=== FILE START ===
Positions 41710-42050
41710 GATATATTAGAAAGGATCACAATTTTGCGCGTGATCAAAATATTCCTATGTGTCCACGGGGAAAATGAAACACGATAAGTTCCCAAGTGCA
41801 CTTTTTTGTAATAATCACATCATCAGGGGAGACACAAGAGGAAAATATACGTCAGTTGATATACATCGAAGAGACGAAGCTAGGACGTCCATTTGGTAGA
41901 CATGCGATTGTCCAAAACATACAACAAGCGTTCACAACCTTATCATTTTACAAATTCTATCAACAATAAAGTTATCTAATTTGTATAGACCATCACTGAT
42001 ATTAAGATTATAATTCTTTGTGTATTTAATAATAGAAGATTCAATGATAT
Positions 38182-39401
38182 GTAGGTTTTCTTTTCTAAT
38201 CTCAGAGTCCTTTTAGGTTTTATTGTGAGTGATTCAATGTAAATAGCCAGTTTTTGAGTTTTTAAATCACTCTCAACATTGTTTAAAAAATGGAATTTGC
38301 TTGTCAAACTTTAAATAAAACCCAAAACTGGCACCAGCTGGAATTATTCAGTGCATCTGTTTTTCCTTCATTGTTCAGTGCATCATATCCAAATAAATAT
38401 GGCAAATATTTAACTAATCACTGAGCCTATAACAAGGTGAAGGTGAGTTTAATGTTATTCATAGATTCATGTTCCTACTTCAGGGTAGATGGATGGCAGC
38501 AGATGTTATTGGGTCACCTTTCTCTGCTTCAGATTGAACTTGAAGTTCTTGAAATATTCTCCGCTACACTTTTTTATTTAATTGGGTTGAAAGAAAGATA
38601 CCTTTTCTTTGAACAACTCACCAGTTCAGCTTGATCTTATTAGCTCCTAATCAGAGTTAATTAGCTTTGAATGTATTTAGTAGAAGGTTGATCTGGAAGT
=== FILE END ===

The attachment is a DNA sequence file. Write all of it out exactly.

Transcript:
Positions 41710-42050
41710 GATATATTAGAAAGGATCACAATTTTGCGCGTGATCAAAATATTCCTATGTGTCCACGGGGAAAATGAAACACGATAAGTTCCCAAGTGCA
41801 CTTTTTTGTAATAATCACATCATCAGGGGAGACACAAGAGGAAAATATACGTCAGTTGATATACATCGAAGAGACGAAGCTAGGACGTCCATTTGGTAGA
41901 CATGCGATTGTCCAAAACATACAACAAGCGTTCACAACCTTATCATTTTACAAATTCTATCAACAATAAAGTTATCTAATTTGTATAGACCATCACTGAT
42001 ATTAAGATTATAATTCTTTGTGTATTTAATAATAGAAGATTCAATGATAT
Positions 38182-39401
38182 GTAGGTTTTCTTTTCTAAT
38201 CTCAGAGTCCTTTTAGGTTTTATTGTGAGTGATTCAATGTAAATAGCCAGTTTTTGAGTTTTTAAATCACTCTCAACATTGTTTAAAAAATGGAATTTGC
38301 TTGTCAAACTTTAAATAAAACCCAAAACTGGCACCAGCTGGAATTATTCAGTGCATCTGTTTTTCCTTCATTGTTCAGTGCATCATATCCAAATAAATAT
38401 GGCAAATATTTAACTAATCACTGAGCCTATAACAAGGTGAAGGTGAGTTTAATGTTATTCATAGATTCATGTTCCTACTTCAGGGTAGATGGATGGCAGC
38501 AGATGTTATTGGGTCACCTTTCTCTGCTTCAGATTGAACTTGAAGTTCTTGAAATATTCTCCGCTACACTTTTTTATTTAATTGGGTTGAAAGAAAGATA
38601 CCTTTTCTTTGAACAACTCACCAGTTCAGCTTGATCTTATTAGCTCCTAATCAGAGTTAATTAGCTTTGAATGTATTTAGTAGAAGGTTGATCTGGAAGT